Here’s a little blasphemy for you: I’ve never actually played Rollercoaster Tycoon. Tycoon games in general are a little difficult for me to get into. I’ve had them “click” with me before – for instance, I lost a frightening amount of time to OpenTTD – but usually I’ve got too much on my plate to focus so intensely on a genre with so few explosions. Sorry, boys and girls.
The point there is that you’re going to be getting a different perspective on ScreamRide from me. This rollercoaster riding/construction/dangerous misuse simulator certainly appears to be appealing to fans of that classic title, particularly since it’s got the same developers working on it, but having never played Rollercoaster Tycoon, well…I can’t really comment on how well it hearkens back. As a standalone game, though, ScreamRide certainly seems like a winner.
ScreamRide is essentially three different games in one. There’s three “career paths” to go through and each offers different gameplay and objectives. You can mix and match between styles to your liking, though you’ll generally progress through the stages faster if you focus on a single path as that determines your “security clearance” level which is used for unlocks.
ScreamRider mode lends the game its title and, oddly, feels like the weakest of the bunch. You ride through premade coasters, boosting and braking your way around in order to avoid getting murdered by falling off the track. Objectives tend to involve clearing tracks quickly and with a certain number of points – the latter of which are earned by going fast, earning and using boost and performing stunts like taking corners hard enough to end up on two wheels. ScreamRider feels like a bizarro version of F-Zero or WipeOut, so fans of that style of racer might find something to love here.
On the other hand, the Demolitions Expert mode was my personal favorite and plays a bit like an updated version of the Wii classic Boom Blox. You’ve got a ride with detatchable cabins and your job is to fling them at buildings to bring them down. This is reminiscent of classic trajectory-plotting games like Scorched Earth and Gunbound, though you’ve got a bit more control over the cabins and can apply a little somethin’-somethin’ to them after launching to ensure you hit your target. Knocking stuff down is simple fun and each stage offers bonus challenges to work on as well if you want to go the distance.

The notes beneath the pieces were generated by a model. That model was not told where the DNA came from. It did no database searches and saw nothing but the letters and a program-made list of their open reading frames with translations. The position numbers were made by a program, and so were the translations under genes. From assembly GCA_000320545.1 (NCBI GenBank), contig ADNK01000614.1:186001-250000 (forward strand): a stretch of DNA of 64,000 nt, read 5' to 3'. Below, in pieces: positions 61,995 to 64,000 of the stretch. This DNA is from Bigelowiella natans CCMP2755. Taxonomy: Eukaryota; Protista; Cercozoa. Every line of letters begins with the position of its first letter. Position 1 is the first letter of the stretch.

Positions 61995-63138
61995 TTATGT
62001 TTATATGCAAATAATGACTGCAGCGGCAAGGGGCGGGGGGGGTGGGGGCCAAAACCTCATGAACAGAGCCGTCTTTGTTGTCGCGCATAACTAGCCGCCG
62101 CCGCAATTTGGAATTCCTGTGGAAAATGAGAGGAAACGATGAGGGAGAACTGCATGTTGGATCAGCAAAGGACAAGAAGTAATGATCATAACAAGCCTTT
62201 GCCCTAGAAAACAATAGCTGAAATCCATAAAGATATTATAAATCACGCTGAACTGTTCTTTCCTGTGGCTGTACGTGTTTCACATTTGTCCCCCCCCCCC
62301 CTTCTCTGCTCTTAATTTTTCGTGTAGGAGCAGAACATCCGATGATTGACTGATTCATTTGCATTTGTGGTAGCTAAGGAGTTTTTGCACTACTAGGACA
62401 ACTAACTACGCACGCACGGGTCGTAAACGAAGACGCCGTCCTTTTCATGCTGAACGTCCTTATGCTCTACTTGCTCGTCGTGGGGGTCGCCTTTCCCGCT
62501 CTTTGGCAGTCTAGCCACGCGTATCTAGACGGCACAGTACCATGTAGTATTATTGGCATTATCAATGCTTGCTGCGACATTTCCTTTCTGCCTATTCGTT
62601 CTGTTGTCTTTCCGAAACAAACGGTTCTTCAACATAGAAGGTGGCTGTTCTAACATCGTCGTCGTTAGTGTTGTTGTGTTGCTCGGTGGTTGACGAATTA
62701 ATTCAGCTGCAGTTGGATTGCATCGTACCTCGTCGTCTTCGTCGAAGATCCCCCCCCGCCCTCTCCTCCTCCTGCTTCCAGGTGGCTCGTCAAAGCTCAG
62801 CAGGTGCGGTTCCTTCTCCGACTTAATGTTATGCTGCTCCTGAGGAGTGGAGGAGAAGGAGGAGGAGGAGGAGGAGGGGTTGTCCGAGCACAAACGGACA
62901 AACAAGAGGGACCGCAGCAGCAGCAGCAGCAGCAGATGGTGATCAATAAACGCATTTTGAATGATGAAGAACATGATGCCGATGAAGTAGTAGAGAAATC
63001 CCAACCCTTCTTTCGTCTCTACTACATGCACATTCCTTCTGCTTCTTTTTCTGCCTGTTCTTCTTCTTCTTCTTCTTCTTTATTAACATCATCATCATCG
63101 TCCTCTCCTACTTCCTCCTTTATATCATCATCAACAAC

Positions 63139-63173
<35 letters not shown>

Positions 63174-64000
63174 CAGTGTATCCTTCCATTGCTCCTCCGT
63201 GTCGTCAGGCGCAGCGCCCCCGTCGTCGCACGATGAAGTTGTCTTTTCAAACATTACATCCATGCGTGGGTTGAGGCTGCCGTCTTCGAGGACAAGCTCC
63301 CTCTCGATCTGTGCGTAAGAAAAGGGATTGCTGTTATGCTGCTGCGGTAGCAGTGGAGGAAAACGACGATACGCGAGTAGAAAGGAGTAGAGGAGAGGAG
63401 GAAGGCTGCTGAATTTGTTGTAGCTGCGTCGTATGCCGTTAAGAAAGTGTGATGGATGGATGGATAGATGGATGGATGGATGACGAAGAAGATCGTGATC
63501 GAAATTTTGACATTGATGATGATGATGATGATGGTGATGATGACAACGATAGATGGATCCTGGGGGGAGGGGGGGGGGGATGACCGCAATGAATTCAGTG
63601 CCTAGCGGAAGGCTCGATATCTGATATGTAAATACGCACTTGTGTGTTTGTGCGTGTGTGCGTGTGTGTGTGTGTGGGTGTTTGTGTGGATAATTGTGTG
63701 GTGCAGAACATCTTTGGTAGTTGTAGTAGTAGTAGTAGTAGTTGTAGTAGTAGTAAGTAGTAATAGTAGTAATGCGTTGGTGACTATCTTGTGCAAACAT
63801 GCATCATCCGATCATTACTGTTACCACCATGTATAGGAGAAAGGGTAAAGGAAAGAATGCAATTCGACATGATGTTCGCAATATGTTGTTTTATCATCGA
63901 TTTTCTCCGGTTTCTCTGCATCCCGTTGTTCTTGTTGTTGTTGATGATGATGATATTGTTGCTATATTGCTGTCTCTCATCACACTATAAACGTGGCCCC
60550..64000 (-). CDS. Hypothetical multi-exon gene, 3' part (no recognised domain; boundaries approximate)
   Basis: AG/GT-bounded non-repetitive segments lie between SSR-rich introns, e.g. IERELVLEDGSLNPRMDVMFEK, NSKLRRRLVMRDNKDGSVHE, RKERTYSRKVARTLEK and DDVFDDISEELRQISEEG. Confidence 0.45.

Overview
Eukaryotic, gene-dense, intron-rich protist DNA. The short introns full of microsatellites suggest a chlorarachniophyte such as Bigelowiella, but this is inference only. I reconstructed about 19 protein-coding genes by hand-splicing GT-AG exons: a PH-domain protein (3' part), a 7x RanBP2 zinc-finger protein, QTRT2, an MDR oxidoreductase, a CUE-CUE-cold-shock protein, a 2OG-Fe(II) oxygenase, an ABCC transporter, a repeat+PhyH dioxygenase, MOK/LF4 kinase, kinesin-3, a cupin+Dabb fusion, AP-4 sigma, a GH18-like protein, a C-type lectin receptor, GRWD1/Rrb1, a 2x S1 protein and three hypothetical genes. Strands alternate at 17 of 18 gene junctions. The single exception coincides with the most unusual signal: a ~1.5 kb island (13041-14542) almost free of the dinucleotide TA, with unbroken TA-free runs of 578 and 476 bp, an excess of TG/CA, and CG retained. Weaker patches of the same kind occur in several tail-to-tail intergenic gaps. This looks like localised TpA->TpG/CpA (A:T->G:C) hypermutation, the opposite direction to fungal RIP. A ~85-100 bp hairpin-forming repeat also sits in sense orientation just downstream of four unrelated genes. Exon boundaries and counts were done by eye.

Engineering mode focuses on construction. It was probably made for people with a bit more of a creative bent than myself, but so far as I can tell it works just fine. Each stage gives you an objective to complete along with bonus objectives you can work on for extra points. Building your coasters is straightforward and easy to learn, though it can be a little finicky since you’re trying to build something in 3D space with a 2D input device. You’ll need to test your creations when you think you’re ready to finish a level, and mercifully the game will show you highlights of your coasters to help you work on the inevitable redesigns you’ll need to do; for instance, it’ll point out bits where your coaster is less thrilling than expected or where, heaven forbid, the cars stalled.
Naturally, you’ve also got a sandbox mode where you can design your own coasters. This works much like Engineering mode; you can, of course, ride your own coasters a la ScreamRider mode and can blow stuff up with unsafe designs like Demolitions Expert mode. Progressing through the different career paths unlocks more objects for use in this mode, so if you like playing around with coasters you’ll want to do well in the main game. There’s no multiplayer option available, so the closest you’ll get is building coasters in the sandbox and sharing them with other players via Xbox Live.
The presentation is a little too reminiscent of Valve’s classic Portal; you’ve got your fiendish AI, your scientific testing motif and so on. We’re a few years out from that trend, so this is less dry than it could be, and the humor’s not all too grating. Aesthetically everything is as nice as we’ve come to expect from first-party Xbox One titles. In particular, the physics on display during the Demolitions Expert stages are all kinds of great and did a lot to make that my favorite mode. Who doesn’t love blowing stuff up?
If you don’t come into the game expecting a full-fledged theme park management sim, you’ll probably enjoy ScreamRide. While the actual rollercoaster-riding mode leaves a little to be desired, the rest of the game is a lot of fun. It’s easy to recommend this one, which is encouraging; the Xbox One is a great console and it definitely needs more games. As an aside, creative sorts are definitely going to enjoy rollercoaster design, so this can be upgraded to an Editor’s Choice for that sort of gamer.